Monday, October 30, 2006

Favorite Actor Monday

I've been purposely holding off on including any members of the Cassavetes or Fassbinder acting troupes in my Favorite Actor Monday series because once I start, it will be impossible to stop. I deeply love anyone who has been in either of these two directors' movies. I held off for as long as I can. Expect many more in the future. I'm starting with Barbara Sukowa because she was in one of the most affecting films I've ever seen, the 15 1/2-hour Fassbinder miniseries "Berlin Alexanderplatz." There aren't many 15 1/2 hour movies I'm dying to see again, but this is one of them. Please put these out on DVD, overlords of distribution. I have some moderately decent bootlegs, but that's not good enough. I'm growing weary of trying to explain why I like the actors I pick. Gushing adjectives don't do the trick. Barbara Sukowa is Mieze. She's Lola. I love those women. That's about it.

Berlin Alexanderplatz (Rainer Werner Fassbinder, 1980)
Lola (Rainer Werner Fassbinder, 1981)
Mariane and Juliane (Margarethe von Trotta, 1981)
Zentropa (Lars von Trier, 1991)
M. Butterfly (David Cronenberg, 1993)

Thursday, October 26, 2006

A couple reasons why I like Jonathan Rosenbaum

The Chicago Reader's Jonathan Rosenbaum is my favorite living, active movie critic for many reasons, especially because he eschews conventional wisdom and always gives me many things to think about, his taste could be called eclectic if that wasn't such a meaningless buzzword, he sticks up for important films that have either been ignored or battered by the mainstream critics, he doesn't give a shit about critical consensus (i.e. he thinks for himself whether it hurts his career or not), he's open-minded but very tough, and his approach to criticism is so much more thoughtful than any other current newspaper guy I can call to mind. He's not known for making grand, sweeping judgments, but a couple of grand, sweeping judgments he's made illustrate just how goddamn on target he usually is:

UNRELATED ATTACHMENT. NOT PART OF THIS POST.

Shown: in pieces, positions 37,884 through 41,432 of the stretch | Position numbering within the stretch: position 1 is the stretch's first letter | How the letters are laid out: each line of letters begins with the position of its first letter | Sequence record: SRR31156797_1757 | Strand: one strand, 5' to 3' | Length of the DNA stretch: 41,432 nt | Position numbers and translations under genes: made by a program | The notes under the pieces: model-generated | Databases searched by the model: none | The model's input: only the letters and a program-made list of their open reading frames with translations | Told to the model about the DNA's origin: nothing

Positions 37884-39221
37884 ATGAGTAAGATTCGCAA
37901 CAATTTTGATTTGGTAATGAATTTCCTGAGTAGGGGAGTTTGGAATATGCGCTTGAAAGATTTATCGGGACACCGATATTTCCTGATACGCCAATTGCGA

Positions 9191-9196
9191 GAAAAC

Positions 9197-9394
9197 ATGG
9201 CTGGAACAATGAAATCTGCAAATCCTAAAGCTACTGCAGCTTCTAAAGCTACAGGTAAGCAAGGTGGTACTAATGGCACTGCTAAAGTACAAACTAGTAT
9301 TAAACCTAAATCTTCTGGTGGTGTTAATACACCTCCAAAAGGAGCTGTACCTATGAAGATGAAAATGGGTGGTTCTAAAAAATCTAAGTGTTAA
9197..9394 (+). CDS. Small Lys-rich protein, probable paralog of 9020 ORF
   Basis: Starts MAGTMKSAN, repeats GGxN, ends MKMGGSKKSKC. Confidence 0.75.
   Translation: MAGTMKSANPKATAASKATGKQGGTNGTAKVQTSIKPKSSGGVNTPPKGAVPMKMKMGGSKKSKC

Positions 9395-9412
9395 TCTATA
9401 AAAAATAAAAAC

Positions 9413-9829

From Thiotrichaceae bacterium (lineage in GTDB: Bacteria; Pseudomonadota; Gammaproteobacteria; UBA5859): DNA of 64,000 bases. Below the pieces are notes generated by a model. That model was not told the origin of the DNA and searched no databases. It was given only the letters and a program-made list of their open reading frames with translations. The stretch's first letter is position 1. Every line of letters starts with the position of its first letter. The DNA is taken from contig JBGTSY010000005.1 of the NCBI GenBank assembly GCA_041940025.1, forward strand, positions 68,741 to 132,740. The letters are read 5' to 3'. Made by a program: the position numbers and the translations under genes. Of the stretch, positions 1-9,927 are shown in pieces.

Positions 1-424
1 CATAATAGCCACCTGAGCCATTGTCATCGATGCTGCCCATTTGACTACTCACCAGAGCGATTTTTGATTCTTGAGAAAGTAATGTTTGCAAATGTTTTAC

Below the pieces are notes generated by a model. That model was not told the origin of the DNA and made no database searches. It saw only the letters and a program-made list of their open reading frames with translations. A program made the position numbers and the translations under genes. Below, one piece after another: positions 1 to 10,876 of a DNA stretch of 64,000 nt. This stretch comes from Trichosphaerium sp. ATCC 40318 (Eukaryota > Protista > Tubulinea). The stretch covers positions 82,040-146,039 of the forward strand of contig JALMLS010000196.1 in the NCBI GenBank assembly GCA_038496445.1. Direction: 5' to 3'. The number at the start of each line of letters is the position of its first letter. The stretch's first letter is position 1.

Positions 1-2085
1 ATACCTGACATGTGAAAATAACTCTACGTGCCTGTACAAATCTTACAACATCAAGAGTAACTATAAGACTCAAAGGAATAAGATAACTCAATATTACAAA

1) He's said that America would be a better country if John Waters hosted "The Tonight Show."
2) He's said that American film culture would be richer if John Cassavetes and Orson Welles had been able to make as many films as Woody Allen.
Disagree with those two points. I don't think you can.

Tuesday, October 24, 2006

Favorite Actor Monday: Special Tuesday Has-Beens Edition

I've been thinking about what happens when actors get too famous for their own good, and it hit me again after watching Jack Nicholson ham it up in "The Departed" on Saturday. It's easy to forget how great some iconic actors were and occasionally still can be when they spend most of their later career either slumming it, chasing after paychecks, or getting lost in their own persona. I'm going to single out four actors in particular who've consistenly excited and disappointed me, for different reasons.
1) Jack Nicholson. At his best, a charismatic, empathetic, and intensely exciting actor, also capable of subtlety and a give-and-take with his costars. At his worst, an eyebrow-wiggling ballhog who forces his own public image on his character.
Jack Nicholson performances I like:
Flight to Fury (Monte Hellman, 1964)
Back Door to Hell (Monte Hellman, 1964)
Ride in the Whirlwind (Monte Hellman, 1965)
The Shooting (Monte Hellman, 1967)
Psych-Out (Richard Rush, 1968)
Easy Rider (Dennis Hopper, 1969)
Five Easy Pieces (Bob Rafelson, 1970)
Carnal Knowledge (Mike Nichols, 1971)
The King of Marvin Gardens (Bob Rafelson, 1972)
The Last Detail (Hal Ashby, 1973)
Chinatown (Roman Polanski, 1974)
The Passenger (Michelangelo Antonioni, 1975)
The Shining (Stanley Kubrick, 1980)
Reds (Warren Beatty, 1981)
Terms of Endearment (James L. Brooks, 1983)
Broadcast News (James L. Brooks, 1987)
Mars Attacks! (Tim Burton, 1996)
The Pledge (Sean Penn, 2001)
About Schmidt (Alexander Payne, 2002)

2) Robert De Niro. Everybody knows what's happened here. Greatness becoming laziness. A series of forgettable Hollywood paychecks.
Recommended, though these are mostly pretty obvious:
Mean Streets (Martin Scorsese, 1973)
The Godfather Part II (Francis Ford Coppola, 1974)
Taxi Driver (Martin Scorsese, 1976)
New York, New York (Martin Scorsese, 1977)
The Deer Hunter (Michael Cimino, 1978) (a problematic movie, but I like the acting in it)
Raging Bull (Martin Scorsese, 1980)
The King of Comedy (Martin Scorsese, 1983)
Once Upon a Time in America (Sergio Leone, 1984)
Brazil (Terry Gilliam, 1985)
Midnight Run (Martin Brest, 1988)
Goodfellas (Martin Scorsese, 1990)
Cape Fear (Martin Scorsese, 1991)
Mad Dog and Glory (John McNaughton, 1993)
Casino (Martin Scorsese, 1995)
Jackie Brown (Quentin Tarantino, 1997)

3) Al Pacino. He used to be subtly wonderful, now he just yells and hams it up. HOO-AHH! She got a GREAT ASS! SHAKESPEARE! Unlike De Niro, he still looks like he's having a good time, though, so he makes me less sad.
The Godfather (Francis Ford Coppola, 1972)
Scarecrow (Jerry Schatzberg, 1972)
Serpico (Sidney Lumet, 1973)
The Godfather Part II (Francis Ford Coppola, 1974)
Dog Day Afternoon (Sidney Lumet, 1974)
Cruising (William Friedkin, 1980)
Scarface (Brian De Palma, 1983) (although I blame this role for the direction of his career)
Carlito's Way (Brian De Palma, 1993)
Donnie Brasco (Mike Newell, 1997)